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ShaunE

Calling Current Triad Owners

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ShaunE

I don't want to start a war over this dead horse, but I have been wondering about a possible contributing factor to failure.

I read about every Al Eden post on these engines & have most of them pasted to a document that I still send people however, has anyone ever checked the RPM's these tractors are running at?

The point I'm trying to make is the factory throttle-stop bolt on the throttle control linkage bracket is 30mm in length.  On all the Triad engines I have ever seen, there is NO WAY this is long enough to bottom out on that stop-plate to prevent the engine from over-reving if the throttle cable isn't clamped in the correct spot.

When I purchased mine still in dealer inventory a year & a half ago, I performed all the Triad "fixes" that were spelled out.  I additionally did this because it would over-rev & consume more fuel than could be supplied (Impulse Pump) thus sending the governor into a frenzied surging cycle & fall flat on its face.  I simply replaced this bolt with a 40mm bolt so it would make contact with the throttle-stop plate & set adjusted it to 3600 RPM's (No Load) & the problem went away.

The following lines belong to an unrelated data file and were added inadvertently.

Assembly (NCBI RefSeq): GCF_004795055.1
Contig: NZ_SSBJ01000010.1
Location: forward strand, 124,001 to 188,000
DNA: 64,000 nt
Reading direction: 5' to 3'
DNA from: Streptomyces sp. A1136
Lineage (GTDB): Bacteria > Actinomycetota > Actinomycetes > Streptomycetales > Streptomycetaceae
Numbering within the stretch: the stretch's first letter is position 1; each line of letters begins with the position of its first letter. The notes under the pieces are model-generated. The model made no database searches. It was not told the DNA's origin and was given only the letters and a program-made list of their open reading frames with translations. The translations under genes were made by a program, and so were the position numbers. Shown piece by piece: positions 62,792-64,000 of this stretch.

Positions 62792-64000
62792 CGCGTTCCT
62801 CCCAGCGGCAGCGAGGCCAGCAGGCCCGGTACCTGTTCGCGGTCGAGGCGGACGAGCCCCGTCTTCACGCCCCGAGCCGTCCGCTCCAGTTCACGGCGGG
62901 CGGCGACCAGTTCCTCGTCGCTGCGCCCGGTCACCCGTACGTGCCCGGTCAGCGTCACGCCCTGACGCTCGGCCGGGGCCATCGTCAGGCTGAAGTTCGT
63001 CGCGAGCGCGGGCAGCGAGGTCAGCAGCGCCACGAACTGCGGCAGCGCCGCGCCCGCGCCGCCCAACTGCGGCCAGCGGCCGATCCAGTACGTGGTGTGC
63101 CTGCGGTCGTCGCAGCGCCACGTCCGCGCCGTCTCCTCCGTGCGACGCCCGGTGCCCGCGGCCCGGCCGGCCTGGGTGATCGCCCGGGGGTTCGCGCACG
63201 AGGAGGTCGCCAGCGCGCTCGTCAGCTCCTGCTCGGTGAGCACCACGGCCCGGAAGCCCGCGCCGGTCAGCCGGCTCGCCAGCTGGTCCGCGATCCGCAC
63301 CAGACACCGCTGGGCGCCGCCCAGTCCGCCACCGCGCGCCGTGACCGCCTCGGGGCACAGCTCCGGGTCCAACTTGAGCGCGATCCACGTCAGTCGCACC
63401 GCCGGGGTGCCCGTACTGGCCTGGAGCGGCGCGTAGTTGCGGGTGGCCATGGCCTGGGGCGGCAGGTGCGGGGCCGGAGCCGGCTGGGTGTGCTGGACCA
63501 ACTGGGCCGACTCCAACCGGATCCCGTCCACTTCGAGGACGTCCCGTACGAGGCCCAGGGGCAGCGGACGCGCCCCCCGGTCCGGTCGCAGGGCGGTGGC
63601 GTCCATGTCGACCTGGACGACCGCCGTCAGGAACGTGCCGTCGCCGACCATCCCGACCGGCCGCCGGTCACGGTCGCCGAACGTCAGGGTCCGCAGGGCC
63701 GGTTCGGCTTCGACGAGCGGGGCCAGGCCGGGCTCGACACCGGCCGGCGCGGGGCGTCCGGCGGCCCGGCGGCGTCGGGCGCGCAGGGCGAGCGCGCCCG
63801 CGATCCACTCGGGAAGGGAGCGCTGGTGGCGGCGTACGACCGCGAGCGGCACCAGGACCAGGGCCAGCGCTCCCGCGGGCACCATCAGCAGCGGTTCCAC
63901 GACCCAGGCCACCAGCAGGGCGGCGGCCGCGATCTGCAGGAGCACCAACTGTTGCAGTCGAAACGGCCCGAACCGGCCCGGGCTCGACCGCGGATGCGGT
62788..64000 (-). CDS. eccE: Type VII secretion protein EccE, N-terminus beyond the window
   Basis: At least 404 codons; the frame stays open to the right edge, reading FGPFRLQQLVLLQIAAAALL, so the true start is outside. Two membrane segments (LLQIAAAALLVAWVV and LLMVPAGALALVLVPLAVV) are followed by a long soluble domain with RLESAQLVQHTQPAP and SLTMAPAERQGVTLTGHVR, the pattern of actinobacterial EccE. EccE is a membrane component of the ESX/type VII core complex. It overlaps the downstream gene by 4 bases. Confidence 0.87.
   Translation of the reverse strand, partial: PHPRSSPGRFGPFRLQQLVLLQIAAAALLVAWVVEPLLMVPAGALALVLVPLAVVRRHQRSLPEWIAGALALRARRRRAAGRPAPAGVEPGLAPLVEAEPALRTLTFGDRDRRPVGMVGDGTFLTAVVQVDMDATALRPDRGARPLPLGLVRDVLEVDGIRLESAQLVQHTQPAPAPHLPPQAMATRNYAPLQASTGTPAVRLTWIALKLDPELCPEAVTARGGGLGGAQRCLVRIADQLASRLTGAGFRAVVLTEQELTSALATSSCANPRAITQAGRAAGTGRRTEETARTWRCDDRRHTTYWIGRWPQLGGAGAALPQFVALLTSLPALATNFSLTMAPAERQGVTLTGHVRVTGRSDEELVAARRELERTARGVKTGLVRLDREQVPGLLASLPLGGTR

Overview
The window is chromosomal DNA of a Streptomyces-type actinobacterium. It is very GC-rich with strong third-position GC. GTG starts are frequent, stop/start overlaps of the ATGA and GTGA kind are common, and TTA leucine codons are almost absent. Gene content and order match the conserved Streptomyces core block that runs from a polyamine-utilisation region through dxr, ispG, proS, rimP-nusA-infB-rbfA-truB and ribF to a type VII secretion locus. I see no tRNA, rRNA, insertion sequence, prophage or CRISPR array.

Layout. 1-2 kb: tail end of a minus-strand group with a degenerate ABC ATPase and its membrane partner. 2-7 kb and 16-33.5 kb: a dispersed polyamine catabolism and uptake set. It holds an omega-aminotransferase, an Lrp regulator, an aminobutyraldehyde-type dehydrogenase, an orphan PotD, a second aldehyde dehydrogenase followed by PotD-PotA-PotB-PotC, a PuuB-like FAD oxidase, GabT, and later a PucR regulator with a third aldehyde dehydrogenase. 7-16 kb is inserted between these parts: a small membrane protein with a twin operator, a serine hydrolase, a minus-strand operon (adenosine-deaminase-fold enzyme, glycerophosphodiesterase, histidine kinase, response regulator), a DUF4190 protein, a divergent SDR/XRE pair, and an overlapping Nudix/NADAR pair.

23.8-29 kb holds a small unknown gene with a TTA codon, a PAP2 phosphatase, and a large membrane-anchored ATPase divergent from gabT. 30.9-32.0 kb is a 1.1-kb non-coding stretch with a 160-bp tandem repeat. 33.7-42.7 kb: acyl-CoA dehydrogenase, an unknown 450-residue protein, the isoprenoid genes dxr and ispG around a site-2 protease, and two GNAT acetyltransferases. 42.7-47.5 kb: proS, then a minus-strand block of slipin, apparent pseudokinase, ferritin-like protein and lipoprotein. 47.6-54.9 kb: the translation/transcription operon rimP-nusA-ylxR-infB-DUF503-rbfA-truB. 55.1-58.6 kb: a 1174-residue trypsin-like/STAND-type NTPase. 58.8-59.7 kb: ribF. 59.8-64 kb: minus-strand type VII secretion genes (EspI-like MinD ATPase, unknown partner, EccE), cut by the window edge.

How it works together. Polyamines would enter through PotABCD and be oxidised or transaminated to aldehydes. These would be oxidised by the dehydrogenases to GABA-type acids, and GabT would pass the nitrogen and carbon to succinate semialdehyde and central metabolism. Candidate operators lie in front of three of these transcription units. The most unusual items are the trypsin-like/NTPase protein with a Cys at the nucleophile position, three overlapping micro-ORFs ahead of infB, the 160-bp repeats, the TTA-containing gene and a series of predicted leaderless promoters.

I'm just curious if this could have been a contributing factor as well as the other Achilles heels.

Thoughts?

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victorsnc

All of the Triad OHC failures that I have seen are due to severe overheating - caused by valve cover oil leaks which were completely hidden by the engine shrouds.  The oily fins collect dirt and clipping/leaf debris until no air will pass.   90% of the time, the right cylinder valve cover is the culprit - because the mechanical cam activated fuel pump is mounted to the plastic valve cover.  Such a poor design.  If Kohler had only used the trusty pulse-type fuel pumps, metal valve covers and better valve cover gaskets.

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ShaunE
52 minutes ago, victorsnc said: